Warwickshire Road Safety Partnership provides advice to help road users and horse riders #ShareTheSpace safely
Warwickshire Road Safety Partnership is providing advice to help road users and horse riders to #ShareTheSpace safely on Warwickshire’s roads as part of a national Vulnerable Road Users campaign between 6 -19 September 2021.
If you don’t live in a rural area, it’s not every day you may have to pass a horse on the roads and WRSP has teamed up with The British Horse Society, Warwickshire Police Rural Crime Team and Warwickshire Horse Watch to offer the road safety advice in the form of tips below.
Carol Cotterill, Rural Crime Team, Warwickshire Police and Chair of Warwickshire Horse Watch said “Please remember horses are large and powerful animals and if something like a speeding car or a barking dog frightens a horse, its natural reaction will be to get away from whatever scared it. This will be sudden and could take them straight into the path of your vehicle. This is why it is so important to please look out for horses and #ShareTheSpace, slow down and give them plenty of room to help keep everyone safe.”
Riders can report incidents of dangerous or irresponsible driving to the police. One way to do this is by submitting headcam footage of dangerous or careless driving including vehicles passing too close or too fast to Operation Snap.
You can also report incidents to The British Horse Society who monitor horse related incidents across the country.
Alan Hiscox, Director of Safety at The British Horse Society said “Most road incidents reported to us involve vehicles passing horses too close or too fast. We urge horse riders to use our new Horse i app to easily report any horse related road incidents to the BHS. This makes sure we can continue to monitor and help improve horse and rider road safety through awareness campaigns such as our Dead Slow campaign. We know that only 1 in 10 people report incidents to us. Increasing the number of incidents logged with the BHS is a key priority for us in order to create a safer environment for equestrians, as we can act more effectively with better data.”
During and after the campaign there are a number of activities planned including visits to Bubbenhall Livery yard (Bubbenhall) on 17 September and Oak Farm Livery yard (Baginton) on 18 September to talk to riders about a range of issues including road safety. Also equestrians are invited to Rugby Riding Club on Tues 21 September, to hear a guest speaker from the British Horse Society and to receive some great stay safe tips and crime prevention advice from Warwickshire Horse Watch and the Rugby Rural Safer-Neighbourhood Policing Team. There is also a free tack marking security event on Sat 25 Sept with priority appointments for those attending the 21 Sept event.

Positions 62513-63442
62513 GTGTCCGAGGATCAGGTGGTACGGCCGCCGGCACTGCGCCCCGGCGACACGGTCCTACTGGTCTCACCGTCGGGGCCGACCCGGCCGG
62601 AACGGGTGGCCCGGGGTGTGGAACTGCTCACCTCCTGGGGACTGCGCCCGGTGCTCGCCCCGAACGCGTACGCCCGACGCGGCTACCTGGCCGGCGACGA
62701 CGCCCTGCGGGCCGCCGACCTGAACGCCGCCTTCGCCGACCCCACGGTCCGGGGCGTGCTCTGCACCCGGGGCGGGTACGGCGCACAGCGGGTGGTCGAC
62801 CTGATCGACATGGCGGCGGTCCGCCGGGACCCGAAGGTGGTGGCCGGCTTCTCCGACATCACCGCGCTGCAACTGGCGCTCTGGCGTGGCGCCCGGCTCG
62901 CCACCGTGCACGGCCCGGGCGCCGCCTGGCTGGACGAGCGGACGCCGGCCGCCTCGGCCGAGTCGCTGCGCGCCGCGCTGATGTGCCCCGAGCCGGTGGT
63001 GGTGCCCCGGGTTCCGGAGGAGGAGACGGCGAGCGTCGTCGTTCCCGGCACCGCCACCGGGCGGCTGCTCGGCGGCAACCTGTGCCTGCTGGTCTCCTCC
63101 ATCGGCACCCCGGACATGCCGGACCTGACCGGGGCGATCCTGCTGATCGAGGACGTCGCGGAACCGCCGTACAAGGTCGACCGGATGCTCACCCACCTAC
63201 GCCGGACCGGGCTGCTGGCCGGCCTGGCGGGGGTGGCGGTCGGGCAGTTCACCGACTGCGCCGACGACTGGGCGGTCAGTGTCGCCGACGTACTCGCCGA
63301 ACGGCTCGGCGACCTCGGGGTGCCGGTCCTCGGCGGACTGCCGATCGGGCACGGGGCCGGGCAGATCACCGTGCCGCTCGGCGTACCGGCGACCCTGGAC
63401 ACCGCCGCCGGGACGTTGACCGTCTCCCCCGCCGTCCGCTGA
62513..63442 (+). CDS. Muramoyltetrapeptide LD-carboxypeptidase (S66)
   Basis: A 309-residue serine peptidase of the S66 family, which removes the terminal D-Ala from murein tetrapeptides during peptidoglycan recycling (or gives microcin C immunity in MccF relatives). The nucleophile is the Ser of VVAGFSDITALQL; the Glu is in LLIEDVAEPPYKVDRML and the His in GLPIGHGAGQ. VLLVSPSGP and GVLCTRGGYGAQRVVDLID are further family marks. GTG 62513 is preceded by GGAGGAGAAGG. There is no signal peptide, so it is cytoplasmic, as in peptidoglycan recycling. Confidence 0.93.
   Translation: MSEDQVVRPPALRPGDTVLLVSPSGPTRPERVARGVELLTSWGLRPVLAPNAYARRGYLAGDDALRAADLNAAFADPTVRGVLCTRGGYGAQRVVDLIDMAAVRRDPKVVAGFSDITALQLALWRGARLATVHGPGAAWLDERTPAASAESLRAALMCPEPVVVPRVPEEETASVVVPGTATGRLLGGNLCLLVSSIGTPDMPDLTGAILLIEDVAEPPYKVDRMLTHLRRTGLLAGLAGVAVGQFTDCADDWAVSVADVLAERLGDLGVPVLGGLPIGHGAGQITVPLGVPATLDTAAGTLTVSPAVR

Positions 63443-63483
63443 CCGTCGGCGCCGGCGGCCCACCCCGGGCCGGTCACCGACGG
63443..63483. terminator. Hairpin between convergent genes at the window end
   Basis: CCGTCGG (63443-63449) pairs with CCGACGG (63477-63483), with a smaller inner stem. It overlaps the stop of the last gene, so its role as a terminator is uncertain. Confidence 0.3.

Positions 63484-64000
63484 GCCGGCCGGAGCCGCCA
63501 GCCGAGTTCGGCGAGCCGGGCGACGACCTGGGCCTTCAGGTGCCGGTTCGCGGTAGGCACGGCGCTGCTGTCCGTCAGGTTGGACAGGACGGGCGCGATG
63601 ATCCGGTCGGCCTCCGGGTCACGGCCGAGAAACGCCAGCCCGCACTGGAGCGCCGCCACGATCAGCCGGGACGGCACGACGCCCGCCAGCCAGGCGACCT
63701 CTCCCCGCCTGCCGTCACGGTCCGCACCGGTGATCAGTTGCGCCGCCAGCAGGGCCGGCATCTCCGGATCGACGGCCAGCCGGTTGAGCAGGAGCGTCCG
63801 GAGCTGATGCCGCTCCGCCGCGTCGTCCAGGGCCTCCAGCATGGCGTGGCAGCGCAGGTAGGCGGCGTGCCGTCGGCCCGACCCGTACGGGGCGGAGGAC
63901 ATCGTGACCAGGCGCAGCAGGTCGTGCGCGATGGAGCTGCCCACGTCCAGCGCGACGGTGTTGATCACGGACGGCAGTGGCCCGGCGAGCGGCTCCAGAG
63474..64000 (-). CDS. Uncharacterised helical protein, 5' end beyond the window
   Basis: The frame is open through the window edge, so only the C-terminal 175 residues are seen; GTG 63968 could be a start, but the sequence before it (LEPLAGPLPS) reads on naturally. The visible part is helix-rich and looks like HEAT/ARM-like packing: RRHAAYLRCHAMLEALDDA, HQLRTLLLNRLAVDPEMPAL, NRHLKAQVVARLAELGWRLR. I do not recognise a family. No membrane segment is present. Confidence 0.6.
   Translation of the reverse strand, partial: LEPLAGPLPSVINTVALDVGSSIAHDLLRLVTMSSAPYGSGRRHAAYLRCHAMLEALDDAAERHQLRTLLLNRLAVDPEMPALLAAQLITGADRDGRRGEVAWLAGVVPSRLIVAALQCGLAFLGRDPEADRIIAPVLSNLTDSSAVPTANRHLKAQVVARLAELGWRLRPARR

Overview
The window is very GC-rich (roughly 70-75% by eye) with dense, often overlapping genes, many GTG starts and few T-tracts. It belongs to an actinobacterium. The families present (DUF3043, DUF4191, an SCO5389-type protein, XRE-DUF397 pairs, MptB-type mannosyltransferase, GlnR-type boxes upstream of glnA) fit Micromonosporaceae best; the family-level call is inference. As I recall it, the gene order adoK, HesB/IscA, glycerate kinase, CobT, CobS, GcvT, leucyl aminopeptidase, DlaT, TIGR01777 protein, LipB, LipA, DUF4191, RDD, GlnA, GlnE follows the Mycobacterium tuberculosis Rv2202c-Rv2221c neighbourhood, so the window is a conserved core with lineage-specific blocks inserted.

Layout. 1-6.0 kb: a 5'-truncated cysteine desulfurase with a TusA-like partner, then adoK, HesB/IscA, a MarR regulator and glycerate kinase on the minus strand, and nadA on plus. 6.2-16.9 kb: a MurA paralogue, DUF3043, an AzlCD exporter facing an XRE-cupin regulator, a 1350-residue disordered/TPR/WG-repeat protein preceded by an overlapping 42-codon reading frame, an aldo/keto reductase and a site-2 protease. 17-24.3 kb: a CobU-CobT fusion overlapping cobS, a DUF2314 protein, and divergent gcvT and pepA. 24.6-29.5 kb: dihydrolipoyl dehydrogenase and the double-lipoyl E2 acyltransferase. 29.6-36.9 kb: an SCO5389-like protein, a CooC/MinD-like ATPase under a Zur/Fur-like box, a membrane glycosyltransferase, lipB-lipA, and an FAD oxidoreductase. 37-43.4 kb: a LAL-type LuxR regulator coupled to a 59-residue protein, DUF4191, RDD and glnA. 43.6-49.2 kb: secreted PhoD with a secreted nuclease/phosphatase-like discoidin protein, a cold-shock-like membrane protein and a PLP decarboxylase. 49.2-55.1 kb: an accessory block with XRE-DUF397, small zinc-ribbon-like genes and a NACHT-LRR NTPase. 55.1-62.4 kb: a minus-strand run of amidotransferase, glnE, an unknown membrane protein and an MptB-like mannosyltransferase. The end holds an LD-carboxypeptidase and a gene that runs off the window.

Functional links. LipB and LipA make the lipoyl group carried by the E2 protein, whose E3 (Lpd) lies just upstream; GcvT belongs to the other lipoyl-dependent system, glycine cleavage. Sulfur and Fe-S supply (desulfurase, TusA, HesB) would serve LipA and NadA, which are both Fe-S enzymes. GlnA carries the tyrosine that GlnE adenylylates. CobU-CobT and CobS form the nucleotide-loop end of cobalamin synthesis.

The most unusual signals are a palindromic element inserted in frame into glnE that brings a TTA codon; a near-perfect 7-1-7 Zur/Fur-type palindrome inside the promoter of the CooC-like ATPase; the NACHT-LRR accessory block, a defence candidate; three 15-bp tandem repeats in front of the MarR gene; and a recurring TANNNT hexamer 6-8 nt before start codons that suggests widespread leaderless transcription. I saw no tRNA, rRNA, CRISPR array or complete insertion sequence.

With nights starting to draw in as we move into autumn making visibility more challenging, to help counter this, WRSP is supplying partners and local police with high vis item to offer to riders and other road users.
Tips for drivers passing horses
- Slow down to a maximum of 15mph and be ready to stop
- Be patient – DO NOT sound your horn or rev your engine
- Watch out for signals from the rider to slow down or stop
- Pass the horse wide and slow, allowing at least a car’s width if possible
- Accelerate gently once you’ve passed the horse
Additional tips for cyclists passing horses
- Horses have a blind spot directly behind them and therefore cyclists should slow down and alert riders to their presence by calling out and asking if it is safe to pass
- Whether passing from the front or back, please slow down and pass wide when safe to do so.
Additional tips for bikers passing horses
- Motorbikes can seem to appear from nowhere, are often noisy and can alarm horses if they approach from behind due to the horse’s blind spot. This means horses sometimes react to them more than other vehicles.
- Please slow down, and keep your engine as quiet as possible as you pass.
- Please be prepared to stop and turn your engine off.
Please remember that
- Many horse riders are children or teenagers
- Horse riders sometimes ride in double file to protect novice riders or nervous horses
- Horses can be easily spooked, frightened, and can occasionally panic in traffic
- Riders will generally smile, nod or thank drivers with a wave
Tips for passing horse and carriages
- Treat a horse and carriage with as much respect as you would a horse and rider
- Do not pass unless you can clearly see ahead and it is safe to do so
- Slow down to 15mph or slower if needed. Pass as wide as you would another car.
- They are longer than a car so please don’t cut in too sharply after passing
- Carriage drivers will use hand signals and position themselves in the road as a car would
- Only start to pick up speed again when well past the horse, not the carriage as the horse wears blinkers (eye covers) so will hear you but not see you until you pass.
Road Safety tips for horse riders and carriage drivers
- Ride with other, less nervous horses if you think your horse will be nervous of traffic
- Be alert at all times, make eye contact with drivers, and thank those who make an effort to accommodate you
- Wear hi viz and reflective equipment on both you and your horse
- Let someone know where you are going and what time you expect to be back so they can raise the alarm if you fail to return in a reasonable time.
- Carry a mobile phone for use in emergency, but remember it is not safe to use your phone whilst on the roads
- Keep to the left and never ride more than two abreast and in single file on bends
More information on reporting incidents via Operation Snap can be found here.